Something About Me

16 Feb

You guys?  I like the opera.  It’s true!  I have gone to the opera twice in the last year or so and I liked it both times!  If I had told my 15-year-old self, or even my 25-year-old self, this bit of information both of those selves, and all the selves in between, probably would have laughed and said something along the lines of

“Why in the world would you want to sit in a room and listen to people yodel for 4 hours?”

Here’s the thing.  Opera singers, as it turns out, do not yodel.  To be fair, I don’t think I ever thought they actually yodeled, I think it was just my way of being a dismissive asshole.  Kids, you know?  (Also maybe 25-year-olds?)

Anyway so last night my friend Dee took me to see Rusalka at The Metropolitan Opera and it was really great.  Here are some facts:

–> Rusalka, by Antonin Dvorak,* is one of the most successful Czech operas.

–> The story-line was written by the poet Jaroslav Kvapil based on fairy tales by Karel Jaromir Erben and Bozena Nemcova.

–> As if we didn’t all know this already, fairy tales are deeply disturbing.

–>A ‘Rusalka,’ in Slavic mythology, is a water sprite who most often lives in a lake or a river.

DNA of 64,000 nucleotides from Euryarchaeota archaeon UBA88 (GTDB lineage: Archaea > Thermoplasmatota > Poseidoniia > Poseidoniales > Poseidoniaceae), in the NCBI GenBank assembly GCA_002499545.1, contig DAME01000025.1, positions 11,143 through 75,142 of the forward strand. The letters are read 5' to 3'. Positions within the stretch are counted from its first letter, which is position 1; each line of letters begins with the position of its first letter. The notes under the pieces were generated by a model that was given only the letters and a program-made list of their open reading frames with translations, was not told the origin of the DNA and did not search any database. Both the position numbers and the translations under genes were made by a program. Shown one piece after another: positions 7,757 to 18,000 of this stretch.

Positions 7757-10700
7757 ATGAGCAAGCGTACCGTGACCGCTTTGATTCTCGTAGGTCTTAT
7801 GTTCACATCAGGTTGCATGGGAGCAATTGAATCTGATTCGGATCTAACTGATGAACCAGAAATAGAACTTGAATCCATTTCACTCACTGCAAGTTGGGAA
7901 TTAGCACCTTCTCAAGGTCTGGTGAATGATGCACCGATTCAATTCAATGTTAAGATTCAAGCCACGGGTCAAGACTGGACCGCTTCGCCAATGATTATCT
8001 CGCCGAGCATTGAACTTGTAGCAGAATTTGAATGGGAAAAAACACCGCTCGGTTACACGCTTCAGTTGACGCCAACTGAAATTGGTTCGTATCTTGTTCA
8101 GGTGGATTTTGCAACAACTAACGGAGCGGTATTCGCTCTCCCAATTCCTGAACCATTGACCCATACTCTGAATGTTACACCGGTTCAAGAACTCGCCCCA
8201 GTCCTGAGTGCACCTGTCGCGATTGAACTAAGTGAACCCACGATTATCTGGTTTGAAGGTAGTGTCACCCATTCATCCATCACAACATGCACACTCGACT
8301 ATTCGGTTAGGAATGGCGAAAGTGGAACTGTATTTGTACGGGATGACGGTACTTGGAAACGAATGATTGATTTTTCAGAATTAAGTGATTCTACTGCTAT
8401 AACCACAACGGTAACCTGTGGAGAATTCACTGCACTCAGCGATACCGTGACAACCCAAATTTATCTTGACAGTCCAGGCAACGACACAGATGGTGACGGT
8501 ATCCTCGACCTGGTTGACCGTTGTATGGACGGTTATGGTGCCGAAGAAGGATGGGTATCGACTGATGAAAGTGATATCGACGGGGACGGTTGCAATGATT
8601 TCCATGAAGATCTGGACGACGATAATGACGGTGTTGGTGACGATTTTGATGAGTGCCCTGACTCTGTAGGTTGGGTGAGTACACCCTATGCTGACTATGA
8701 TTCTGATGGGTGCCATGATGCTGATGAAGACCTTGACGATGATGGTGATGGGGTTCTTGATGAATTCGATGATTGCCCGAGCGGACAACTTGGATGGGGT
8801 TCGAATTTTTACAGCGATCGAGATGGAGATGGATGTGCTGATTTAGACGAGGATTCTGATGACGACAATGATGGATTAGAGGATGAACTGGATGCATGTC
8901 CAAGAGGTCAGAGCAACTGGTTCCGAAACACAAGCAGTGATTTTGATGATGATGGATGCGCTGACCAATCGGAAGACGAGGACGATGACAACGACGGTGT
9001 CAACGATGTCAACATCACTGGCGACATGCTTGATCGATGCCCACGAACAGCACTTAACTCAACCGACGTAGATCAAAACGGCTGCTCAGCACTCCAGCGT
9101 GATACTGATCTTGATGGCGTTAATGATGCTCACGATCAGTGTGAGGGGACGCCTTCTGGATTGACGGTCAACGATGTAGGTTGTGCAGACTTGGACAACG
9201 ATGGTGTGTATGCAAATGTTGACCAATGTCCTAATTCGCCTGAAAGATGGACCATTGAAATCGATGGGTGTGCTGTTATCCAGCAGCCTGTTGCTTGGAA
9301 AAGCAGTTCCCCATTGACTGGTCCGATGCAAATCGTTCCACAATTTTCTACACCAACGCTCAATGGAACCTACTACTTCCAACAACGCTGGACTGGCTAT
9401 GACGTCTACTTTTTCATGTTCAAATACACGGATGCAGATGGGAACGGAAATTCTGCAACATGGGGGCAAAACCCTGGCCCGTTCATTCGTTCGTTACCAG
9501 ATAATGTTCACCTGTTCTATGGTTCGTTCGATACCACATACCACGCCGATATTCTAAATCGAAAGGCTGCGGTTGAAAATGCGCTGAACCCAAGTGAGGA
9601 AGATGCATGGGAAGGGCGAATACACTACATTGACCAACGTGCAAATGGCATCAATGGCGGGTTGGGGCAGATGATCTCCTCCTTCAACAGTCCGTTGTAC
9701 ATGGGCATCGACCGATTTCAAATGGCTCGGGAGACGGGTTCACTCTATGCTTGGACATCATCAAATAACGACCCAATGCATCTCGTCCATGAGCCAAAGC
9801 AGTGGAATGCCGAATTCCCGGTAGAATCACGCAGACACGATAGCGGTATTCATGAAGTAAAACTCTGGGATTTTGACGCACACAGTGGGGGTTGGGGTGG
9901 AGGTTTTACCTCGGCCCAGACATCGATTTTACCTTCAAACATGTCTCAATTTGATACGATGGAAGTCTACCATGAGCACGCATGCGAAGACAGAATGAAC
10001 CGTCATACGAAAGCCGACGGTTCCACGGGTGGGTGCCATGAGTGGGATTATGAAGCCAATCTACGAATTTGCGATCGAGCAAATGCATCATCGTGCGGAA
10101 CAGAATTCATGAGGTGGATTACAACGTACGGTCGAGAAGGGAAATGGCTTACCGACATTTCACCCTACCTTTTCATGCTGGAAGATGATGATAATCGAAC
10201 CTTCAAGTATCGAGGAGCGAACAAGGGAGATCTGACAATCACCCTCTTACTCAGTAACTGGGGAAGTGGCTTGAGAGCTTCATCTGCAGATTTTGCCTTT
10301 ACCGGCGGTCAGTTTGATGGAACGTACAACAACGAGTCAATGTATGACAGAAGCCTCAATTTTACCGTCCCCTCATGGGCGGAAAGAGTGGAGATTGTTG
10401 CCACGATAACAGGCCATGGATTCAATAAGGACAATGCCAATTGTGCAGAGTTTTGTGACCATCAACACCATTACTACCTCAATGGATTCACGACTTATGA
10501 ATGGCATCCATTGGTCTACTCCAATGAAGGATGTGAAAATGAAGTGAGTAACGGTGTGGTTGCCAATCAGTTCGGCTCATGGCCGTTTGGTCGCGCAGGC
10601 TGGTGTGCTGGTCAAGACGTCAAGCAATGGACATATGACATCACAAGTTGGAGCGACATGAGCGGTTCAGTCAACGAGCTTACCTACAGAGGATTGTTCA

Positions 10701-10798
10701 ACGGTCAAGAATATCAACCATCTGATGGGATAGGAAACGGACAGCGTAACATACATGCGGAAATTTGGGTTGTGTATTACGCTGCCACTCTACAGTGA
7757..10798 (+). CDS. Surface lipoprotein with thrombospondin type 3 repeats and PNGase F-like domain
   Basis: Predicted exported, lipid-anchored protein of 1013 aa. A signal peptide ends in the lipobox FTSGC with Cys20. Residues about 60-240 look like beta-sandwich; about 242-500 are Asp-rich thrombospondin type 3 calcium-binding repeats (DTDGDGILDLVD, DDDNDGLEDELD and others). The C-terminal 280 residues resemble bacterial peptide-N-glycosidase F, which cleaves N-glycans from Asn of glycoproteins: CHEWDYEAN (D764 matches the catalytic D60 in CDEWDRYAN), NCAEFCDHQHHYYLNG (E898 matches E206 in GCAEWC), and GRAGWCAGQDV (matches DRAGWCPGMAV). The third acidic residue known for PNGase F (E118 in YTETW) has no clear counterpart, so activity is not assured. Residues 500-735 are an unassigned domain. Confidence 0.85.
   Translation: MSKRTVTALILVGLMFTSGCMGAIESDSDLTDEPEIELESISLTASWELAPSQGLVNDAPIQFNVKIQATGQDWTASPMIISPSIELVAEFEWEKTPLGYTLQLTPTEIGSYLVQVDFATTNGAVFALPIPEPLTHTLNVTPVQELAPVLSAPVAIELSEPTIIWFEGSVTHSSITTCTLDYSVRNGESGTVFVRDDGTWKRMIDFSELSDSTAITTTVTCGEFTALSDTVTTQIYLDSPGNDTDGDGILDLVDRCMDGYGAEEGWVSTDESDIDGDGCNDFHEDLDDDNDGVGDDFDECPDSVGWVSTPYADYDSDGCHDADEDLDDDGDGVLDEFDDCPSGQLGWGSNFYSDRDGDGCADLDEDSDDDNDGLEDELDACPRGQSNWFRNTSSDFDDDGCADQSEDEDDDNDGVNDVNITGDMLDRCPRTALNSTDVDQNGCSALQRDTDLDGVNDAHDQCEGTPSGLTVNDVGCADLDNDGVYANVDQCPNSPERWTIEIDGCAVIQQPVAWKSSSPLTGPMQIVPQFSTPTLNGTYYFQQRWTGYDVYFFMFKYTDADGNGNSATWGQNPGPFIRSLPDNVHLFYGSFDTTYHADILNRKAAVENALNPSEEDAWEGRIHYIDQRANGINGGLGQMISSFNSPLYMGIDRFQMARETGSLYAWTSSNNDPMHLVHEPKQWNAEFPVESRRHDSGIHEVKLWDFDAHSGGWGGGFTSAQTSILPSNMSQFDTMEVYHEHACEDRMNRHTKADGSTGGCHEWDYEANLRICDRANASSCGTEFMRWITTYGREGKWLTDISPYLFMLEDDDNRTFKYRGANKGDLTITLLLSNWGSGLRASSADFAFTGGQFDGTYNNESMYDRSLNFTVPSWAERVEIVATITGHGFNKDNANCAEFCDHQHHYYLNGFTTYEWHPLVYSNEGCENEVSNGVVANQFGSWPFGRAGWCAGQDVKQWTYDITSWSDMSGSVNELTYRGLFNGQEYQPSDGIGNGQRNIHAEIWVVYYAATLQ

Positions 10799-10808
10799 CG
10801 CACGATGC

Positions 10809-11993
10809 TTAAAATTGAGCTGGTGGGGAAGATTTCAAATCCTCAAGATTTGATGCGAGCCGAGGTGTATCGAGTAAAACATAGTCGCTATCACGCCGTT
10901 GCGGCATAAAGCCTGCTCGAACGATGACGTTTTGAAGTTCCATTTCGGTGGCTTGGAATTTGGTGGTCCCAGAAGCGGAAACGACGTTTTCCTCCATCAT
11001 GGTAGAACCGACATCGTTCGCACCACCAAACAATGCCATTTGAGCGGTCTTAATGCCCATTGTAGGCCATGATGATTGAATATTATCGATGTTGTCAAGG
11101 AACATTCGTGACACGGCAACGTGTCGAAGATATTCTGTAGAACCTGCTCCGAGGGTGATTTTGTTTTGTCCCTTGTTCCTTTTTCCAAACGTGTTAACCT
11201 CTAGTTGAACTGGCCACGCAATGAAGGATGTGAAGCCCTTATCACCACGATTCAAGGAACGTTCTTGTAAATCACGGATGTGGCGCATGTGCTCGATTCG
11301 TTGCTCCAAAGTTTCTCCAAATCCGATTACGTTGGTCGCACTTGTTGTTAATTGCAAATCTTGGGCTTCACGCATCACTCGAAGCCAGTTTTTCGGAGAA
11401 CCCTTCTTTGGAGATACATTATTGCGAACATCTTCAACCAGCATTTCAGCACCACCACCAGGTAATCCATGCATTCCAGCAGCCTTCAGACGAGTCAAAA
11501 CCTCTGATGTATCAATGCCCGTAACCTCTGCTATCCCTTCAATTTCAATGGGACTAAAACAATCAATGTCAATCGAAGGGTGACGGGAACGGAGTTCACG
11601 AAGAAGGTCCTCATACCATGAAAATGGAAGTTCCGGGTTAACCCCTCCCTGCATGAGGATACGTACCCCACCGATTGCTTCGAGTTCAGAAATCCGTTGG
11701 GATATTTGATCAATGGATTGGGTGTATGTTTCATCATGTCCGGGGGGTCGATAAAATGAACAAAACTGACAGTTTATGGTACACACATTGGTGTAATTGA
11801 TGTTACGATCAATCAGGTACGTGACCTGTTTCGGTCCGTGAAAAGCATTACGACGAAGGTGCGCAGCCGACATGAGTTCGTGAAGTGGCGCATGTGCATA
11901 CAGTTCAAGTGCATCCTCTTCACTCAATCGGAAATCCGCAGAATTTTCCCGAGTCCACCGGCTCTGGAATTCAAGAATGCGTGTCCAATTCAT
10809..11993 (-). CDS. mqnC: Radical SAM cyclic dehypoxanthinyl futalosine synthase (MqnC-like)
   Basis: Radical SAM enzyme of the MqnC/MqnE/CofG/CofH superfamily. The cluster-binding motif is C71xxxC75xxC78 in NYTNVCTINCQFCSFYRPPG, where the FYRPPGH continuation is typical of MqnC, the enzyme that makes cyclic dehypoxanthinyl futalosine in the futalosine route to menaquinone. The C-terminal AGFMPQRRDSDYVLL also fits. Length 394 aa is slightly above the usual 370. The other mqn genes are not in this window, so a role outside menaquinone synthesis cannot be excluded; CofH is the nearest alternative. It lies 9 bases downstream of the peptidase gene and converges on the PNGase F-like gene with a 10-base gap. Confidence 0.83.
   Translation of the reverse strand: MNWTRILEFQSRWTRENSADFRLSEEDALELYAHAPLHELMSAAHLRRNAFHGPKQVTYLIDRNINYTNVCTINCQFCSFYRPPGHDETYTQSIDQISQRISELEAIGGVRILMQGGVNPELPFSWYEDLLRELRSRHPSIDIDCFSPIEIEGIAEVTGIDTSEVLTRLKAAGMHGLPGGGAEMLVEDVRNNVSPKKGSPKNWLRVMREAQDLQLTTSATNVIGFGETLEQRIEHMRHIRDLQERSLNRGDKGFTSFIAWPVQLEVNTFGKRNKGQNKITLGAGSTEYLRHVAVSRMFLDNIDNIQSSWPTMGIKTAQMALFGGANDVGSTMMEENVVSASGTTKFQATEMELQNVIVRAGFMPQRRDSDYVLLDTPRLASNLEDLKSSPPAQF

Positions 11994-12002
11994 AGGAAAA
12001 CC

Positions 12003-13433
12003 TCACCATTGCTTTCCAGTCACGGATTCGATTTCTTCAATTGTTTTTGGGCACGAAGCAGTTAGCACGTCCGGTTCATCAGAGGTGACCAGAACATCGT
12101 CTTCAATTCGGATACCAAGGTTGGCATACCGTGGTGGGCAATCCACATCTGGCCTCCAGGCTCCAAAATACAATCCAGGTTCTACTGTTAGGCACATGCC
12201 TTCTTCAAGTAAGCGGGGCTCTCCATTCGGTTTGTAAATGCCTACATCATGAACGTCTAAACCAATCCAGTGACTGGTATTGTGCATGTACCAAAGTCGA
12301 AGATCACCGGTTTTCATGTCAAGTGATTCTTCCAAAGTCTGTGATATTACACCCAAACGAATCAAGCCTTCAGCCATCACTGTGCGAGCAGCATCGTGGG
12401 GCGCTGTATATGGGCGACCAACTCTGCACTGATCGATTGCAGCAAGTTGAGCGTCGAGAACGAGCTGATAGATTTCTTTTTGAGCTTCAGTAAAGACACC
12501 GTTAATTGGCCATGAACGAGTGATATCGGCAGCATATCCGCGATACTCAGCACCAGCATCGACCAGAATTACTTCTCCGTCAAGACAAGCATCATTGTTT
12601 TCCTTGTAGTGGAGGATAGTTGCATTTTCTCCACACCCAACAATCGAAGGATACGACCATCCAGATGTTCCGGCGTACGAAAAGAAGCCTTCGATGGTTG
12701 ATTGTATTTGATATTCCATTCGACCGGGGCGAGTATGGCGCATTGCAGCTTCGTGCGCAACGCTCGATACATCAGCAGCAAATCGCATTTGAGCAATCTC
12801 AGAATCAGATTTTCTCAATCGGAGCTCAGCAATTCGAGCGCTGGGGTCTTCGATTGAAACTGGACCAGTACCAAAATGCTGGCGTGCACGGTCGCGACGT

As one might assume, the character Rusalka in Rusalka is a water nymph and a lot of the staging takes place in and around a neat little lake thing.  Set designers are really unbelievable.  I think maybe I will be a set designer in my next life.  The basic story is that Rusalka, stuck in the depths of the lake, falls in love with a human and goes to the witch Jezibaba to be turned into a human so that she can experience the love of her prince.  Jezibaba says that in return Rusalka must give up her voice.  Obviously I was having flashbacks to The Little Mermaid through the entire opera which kind of made me feel like a bad person and also very deeply American.  (I know it was written by Hans Christian Anderson [a Dutchman!] but all I can think of is Walt Disney.)  I kept imagining Jezibaba with 8 arms.  Sadly, or happily maybe, she only had two and that did not change at any point during the performance.  There was scandal!  There was cheating!  There was heartbreak!  There was serious repetition of the words ‘alas’ and ‘woe.’  I’m not going to give away the particularities of the ending just in case you want to see it, but if you want a clue just imagine what would have happened had The Little Mermaid taken an incredibly tragic turn and someone died.  It really had to happen that way because, as far as I can tell, a good opera has a very drawn-out death scene.  It’s not an opera unless someone lies crumpled on the ground, vocal cords exhausted, when the final curtain falls.